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Long-term stability of computational parameters during approach-avoidance conflict in a transdiagnostic psychiatric patient sample

Abstract

Maladaptive behavior during approach-avoidance conflict (AAC) is common to multiple psychiatric disorders. Using computational modeling, we previously reported that individuals with depression, anxiety, and substance use disorders (DEP/ANX; SUDs) exhibited differences in decision uncertainty and sensitivity to negative outcomes versus reward (emotional conflict) relative to healthy controls (HCs). However, it remains unknown whether these computational parameters and group differences are stable over time. We analyzed 1-year follow-up data from a subset of the same participants (N = 325) to assess parameter stability and relationships to other clinical and task measures. We assessed group differences in the entire sample as well as a subset matched for age and IQ across HCs (N = 48), SUDs (N = 29), and DEP/ANX (N = 121). We also assessed 2–3 week reliability in a separate sample of 30 HCs. Emotional conflict and decision uncertainty parameters showed moderate 1-year intra-class correlations (.52 and .46, respectively) and moderate to excellent correlations over the shorter period (.84 and .54, respectively). Similar to previous baseline findings, parameters correlated with multiple response time measures (ps < .001) and self-reported anxiety (r = .30, p < .001) and decision difficulty (r = .44, p < .001). Linear mixed effects analyses revealed that patients remained higher in decision uncertainty (SUDs, p = .009) and lower in emotional conflict (SUDs, p = .004, DEP/ANX, p = .02) relative to HCs. This computational modelling approach may therefore offer relatively stable markers of transdiagnostic psychopathology.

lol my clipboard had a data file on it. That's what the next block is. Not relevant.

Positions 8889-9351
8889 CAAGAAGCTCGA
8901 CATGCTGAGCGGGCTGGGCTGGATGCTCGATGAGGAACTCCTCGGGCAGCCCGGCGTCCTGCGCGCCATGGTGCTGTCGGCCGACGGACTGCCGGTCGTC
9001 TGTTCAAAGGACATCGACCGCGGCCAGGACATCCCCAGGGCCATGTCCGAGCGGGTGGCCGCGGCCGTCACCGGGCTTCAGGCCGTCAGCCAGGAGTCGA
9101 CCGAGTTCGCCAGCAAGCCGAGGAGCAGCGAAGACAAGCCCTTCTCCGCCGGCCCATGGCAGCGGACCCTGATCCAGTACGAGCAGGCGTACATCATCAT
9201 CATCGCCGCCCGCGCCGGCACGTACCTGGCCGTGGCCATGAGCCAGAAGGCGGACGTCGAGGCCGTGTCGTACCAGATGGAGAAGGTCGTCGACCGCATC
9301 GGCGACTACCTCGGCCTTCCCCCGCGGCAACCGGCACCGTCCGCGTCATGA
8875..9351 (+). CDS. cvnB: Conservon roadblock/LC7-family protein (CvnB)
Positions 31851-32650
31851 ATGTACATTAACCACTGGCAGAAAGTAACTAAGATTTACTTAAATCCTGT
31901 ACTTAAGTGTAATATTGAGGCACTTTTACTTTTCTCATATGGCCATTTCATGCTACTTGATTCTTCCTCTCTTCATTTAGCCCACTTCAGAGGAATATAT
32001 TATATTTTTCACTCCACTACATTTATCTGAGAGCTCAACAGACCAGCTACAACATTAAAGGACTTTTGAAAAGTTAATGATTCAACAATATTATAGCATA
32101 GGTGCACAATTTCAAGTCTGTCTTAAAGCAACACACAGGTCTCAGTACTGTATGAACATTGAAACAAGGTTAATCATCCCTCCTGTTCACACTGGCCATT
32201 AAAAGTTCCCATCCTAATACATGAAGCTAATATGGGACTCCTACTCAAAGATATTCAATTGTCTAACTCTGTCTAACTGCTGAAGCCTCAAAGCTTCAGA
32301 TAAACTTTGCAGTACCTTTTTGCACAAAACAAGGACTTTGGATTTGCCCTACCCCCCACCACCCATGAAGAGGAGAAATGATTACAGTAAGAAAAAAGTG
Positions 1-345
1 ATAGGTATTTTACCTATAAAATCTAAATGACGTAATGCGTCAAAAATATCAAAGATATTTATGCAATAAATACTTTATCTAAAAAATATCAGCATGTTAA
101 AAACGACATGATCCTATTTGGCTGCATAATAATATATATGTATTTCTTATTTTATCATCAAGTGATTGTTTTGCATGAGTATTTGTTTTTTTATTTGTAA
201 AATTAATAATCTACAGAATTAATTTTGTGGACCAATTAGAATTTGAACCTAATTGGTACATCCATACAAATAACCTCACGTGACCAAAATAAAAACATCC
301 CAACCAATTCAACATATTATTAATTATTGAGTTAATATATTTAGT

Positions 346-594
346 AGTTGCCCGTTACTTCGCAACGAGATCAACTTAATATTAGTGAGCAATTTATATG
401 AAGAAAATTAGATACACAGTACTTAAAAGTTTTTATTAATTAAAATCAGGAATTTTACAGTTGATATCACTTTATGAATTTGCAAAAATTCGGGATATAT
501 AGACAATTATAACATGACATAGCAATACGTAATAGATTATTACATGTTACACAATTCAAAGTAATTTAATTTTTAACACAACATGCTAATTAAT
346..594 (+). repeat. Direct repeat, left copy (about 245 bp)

Introduction

Situations eliciting conflict between approach and avoidance drives (approach-avoidance conflict; AAC) are often difficult to handle adaptively for individuals with affective psychopathology1. For example, maladaptive avoidance behavior in depression and anxiety disorders (DEP/ANX) can lead individuals to sacrifice participation in rewarding activities due to fear of negative social consequences2. Substance use disorders (SUDs) are also characterized by conflict between strong drug-taking drives and long-term negative outcomes (job loss, loss of close relationships), and decision-making impairments are often observed in substance users on tasks that involve AAC (reviewed in3,4). The ability to identify stable individual differences in cognition during AAC in these and other clinical populations could be an important step toward the development of individualized treatment selection5.

While there is a growing literature using multiple behavioral tasks to study AAC (6,7,8,9,10,11,12,13,14,15,16,17,18; for a review, see19), this work has not focused on longitudinal aspects of AAC behavior in clinical populations. It is also unclear whether repeated testing of participants with existing behavioral tasks would provide stable individual difference estimates in psychiatric patients. Yet, individual test–retest reliability and stability of group differences are essential components for any paradigm to be used in assessing the effects of treatment (e.g., to assess whether a clinical intervention reduces an objective measure of avoidance behavior). Behavioral paradigms capable of offering stable, clinically relevant measures would therefore be an important advance.